10.1.7.6 The _bin and binary Collations

This section describes how _bin collations for nonbinary strings differ from the binary collation for binary strings.

Nonbinary strings (as stored in the CHAR, VARCHAR, and TEXT data types) have a character set and collation. A given character set can have several collations, each of which defines a particular sorting and comparison order for the characters in the set. One of these is the binary collation for the character set, indicated by a _bin suffix in the collation name. For example, latin1 and utf8 have binary collations named latin1_bin and utf8_bin.

Binary strings (as stored in the BINARY, VARBINARY, and BLOB data types) have no character set or collation in the sense that nonbinary strings do. (Applied to a binary string, the CHARSET() and COLLATION() functions both return a value of binary.) Binary strings are sequences of bytes and the numeric values of those bytes determine sort order.

The _bin collations differ from the binary collation in several respects.

The unit for sorting and comparison. Binary strings are sequences of bytes. Sorting and comparison is always based on numeric byte values. Nonbinary strings are sequences of characters, which might be multibyte. Collations for nonbinary strings define an ordering of the character values for sorting and comparison. For the _bin collation, this ordering is based solely on binary code values of the characters (which is similar to ordering for binary strings except that a _bin collation must take into account that a character might contain multiple bytes). For other collations, character ordering might take additional factors such as lettercase into account.

Character set conversion. A nonbinary string has a character set and is converted to another character set in many cases, even when the string has a _bin collation:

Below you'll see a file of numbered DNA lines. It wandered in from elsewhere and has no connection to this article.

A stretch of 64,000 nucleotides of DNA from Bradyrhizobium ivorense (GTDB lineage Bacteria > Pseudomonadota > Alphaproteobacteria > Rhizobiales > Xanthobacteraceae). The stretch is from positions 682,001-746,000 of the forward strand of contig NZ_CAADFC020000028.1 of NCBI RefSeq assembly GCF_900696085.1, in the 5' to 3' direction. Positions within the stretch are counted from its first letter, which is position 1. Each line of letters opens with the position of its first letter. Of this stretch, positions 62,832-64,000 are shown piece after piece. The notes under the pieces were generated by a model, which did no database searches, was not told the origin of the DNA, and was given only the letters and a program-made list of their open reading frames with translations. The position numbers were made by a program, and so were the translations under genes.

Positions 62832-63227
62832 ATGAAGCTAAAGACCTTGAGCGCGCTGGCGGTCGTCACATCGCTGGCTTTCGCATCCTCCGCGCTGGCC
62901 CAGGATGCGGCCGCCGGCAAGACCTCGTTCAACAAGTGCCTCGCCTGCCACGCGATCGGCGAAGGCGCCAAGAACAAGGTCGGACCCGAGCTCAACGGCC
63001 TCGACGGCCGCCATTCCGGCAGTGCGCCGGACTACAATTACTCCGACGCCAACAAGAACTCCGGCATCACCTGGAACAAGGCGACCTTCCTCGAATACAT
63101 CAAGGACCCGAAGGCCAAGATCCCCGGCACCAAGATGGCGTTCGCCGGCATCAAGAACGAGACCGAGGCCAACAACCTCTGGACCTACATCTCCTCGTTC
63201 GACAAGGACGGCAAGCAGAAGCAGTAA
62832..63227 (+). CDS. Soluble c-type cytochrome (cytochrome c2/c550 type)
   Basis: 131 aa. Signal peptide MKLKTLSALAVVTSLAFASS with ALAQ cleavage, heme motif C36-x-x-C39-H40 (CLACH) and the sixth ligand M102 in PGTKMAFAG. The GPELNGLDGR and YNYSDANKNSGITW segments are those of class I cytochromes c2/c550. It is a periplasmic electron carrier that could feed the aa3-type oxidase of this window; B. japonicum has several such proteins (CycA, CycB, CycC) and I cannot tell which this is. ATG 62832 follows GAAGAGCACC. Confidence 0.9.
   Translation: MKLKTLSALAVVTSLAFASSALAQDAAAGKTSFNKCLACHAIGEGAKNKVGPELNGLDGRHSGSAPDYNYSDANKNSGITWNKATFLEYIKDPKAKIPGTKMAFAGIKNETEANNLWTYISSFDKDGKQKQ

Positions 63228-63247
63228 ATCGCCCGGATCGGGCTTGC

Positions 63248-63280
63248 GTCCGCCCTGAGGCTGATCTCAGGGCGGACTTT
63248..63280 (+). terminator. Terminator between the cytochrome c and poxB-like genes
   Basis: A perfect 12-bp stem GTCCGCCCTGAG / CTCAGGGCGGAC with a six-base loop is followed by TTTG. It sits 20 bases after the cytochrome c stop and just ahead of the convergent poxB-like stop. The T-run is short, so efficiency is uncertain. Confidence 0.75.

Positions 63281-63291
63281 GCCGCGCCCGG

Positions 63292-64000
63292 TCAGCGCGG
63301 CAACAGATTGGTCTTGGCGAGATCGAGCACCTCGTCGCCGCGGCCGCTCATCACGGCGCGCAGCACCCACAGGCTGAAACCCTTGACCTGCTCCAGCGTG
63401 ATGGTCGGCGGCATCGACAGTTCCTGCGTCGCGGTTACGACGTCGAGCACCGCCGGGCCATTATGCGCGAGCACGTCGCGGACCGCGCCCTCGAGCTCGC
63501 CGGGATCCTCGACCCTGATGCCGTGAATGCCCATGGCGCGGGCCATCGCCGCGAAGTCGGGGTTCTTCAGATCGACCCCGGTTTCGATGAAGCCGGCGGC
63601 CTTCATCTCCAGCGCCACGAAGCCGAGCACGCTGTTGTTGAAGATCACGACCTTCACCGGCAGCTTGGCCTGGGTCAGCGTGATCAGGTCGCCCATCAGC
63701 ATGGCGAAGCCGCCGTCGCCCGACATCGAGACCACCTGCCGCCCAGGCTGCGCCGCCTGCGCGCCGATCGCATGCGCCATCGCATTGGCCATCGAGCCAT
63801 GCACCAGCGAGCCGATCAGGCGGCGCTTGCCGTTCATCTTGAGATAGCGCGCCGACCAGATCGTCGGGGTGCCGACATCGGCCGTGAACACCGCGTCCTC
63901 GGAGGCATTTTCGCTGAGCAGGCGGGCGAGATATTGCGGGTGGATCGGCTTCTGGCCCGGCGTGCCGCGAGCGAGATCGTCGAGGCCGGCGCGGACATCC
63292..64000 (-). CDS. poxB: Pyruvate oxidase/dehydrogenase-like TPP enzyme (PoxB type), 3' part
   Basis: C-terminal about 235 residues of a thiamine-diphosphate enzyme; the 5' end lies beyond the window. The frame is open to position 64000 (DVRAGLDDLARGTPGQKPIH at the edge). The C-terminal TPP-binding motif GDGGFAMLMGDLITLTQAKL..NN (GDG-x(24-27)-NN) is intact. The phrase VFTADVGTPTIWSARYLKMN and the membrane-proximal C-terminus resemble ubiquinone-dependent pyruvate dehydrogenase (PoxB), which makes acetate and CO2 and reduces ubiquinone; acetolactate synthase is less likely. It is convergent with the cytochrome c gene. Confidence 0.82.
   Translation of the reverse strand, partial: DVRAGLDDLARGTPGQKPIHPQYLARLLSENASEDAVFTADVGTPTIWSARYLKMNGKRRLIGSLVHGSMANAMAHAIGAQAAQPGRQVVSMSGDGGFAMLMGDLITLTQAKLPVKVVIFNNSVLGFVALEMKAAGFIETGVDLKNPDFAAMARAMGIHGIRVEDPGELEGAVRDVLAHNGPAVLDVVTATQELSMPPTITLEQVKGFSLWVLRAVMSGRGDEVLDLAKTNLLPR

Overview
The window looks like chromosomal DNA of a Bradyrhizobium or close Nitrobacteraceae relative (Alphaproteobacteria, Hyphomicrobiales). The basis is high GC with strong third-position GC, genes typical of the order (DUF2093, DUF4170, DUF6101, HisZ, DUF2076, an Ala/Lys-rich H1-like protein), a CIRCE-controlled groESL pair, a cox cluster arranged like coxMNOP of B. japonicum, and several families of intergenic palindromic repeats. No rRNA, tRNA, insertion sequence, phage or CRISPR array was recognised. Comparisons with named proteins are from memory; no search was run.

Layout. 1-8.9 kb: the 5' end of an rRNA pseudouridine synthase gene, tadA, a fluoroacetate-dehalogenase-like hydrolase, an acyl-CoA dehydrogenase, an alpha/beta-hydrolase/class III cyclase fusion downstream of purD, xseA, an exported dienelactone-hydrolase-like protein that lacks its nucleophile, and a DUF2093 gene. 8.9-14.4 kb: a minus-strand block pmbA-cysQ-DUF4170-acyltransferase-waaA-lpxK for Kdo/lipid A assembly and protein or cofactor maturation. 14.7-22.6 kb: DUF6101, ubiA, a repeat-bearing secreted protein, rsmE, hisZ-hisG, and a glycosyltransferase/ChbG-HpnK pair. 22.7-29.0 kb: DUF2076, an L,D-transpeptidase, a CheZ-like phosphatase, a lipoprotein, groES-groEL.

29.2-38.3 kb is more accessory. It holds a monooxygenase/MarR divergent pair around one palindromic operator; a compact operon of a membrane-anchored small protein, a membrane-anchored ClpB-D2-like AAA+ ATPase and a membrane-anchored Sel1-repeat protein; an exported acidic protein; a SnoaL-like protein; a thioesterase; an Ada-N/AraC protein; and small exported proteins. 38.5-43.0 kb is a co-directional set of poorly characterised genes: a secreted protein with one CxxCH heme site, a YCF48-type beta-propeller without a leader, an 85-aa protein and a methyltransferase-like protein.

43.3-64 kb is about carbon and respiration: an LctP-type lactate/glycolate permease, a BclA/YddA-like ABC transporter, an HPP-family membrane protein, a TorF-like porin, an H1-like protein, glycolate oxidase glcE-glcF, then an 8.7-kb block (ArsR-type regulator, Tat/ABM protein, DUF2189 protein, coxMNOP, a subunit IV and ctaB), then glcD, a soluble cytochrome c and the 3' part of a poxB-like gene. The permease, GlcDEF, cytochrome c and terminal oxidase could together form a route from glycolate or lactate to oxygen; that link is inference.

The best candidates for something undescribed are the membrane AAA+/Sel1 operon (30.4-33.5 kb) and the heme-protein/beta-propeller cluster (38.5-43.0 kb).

For binary string columns, no conversion occurs. For the preceding cases, the string value is copied byte-wise.

Lettercase conversion. Collations provide information about lettercase of characters, so characters in a nonbinary string can be converted from one lettercase to another, even for _bin collations that ignore lettercase for ordering:

mysql> SET NAMES latin1 COLLATE latin1_bin;
Query OK, 0 rows affected (0.02 sec)

mysql> SELECT LOWER('aA'), UPPER('zZ');
+-------------+-------------+
| LOWER('aA') | UPPER('zZ') |
+-------------+-------------+
| aa          | ZZ          |
+-------------+-------------+
1 row in set (0.13 sec)

The concept of lettercase does not apply to bytes in a binary string. To perform lettercase conversion, the string must be converted to a nonbinary string:

mysql> SET NAMES binary;
Query OK, 0 rows affected (0.00 sec)

mysql> SELECT LOWER('aA'), LOWER(CONVERT('aA' USING latin1));
+-------------+-----------------------------------+
| LOWER('aA') | LOWER(CONVERT('aA' USING latin1)) |
+-------------+-----------------------------------+
| aA          | aa                                |
+-------------+-----------------------------------+
1 row in set (0.00 sec)

Trailing space handling in comparisons. Nonbinary strings have PADSPACE behavior for all collations, including _bin collations. Trailing spaces are insignificant in comparisons:

mysql> SET NAMES utf8 COLLATE utf8_bin;
Query OK, 0 rows affected (0.00 sec)

mysql> SELECT 'a ' = 'a';
+------------+
| 'a ' = 'a' |
+------------+
|          1 |
+------------+
1 row in set (0.00 sec)

For binary strings, all characters are significant in comparisons, including trailing spaces:

mysql> SET NAMES binary;
Query OK, 0 rows affected (0.00 sec)

mysql> SELECT 'a ' = 'a';
+------------+
| 'a ' = 'a' |
+------------+
|          0 |
+------------+
1 row in set (0.00 sec)

Trailing space handling for inserts and retrievals. CHAR(N) columns store nonbinary strings. Values shorter than N characters are extended with spaces on insertion. For retrieval, trailing spaces are removed.

BINARY(N) columns store binary strings. Values shorter than N bytes are extended with 0x00 bytes on insertion. For retrieval, nothing is removed; a value of the declared length is always returned.

mysql> CREATE TABLE t1 (
    ->   a CHAR(10) CHARACTER SET utf8 COLLATE utf8_bin,
    ->   b BINARY(10)
    -> );
Query OK, 0 rows affected (0.09 sec)

mysql> INSERT INTO t1 VALUES ('a','a');
Query OK, 1 row affected (0.01 sec)

mysql> SELECT HEX(a), HEX(b) FROM t1;
+--------+----------------------+
| HEX(a) | HEX(b)               |
+--------+----------------------+
| 61     | 61000000000000000000 |
+--------+----------------------+
1 row in set (0.04 sec)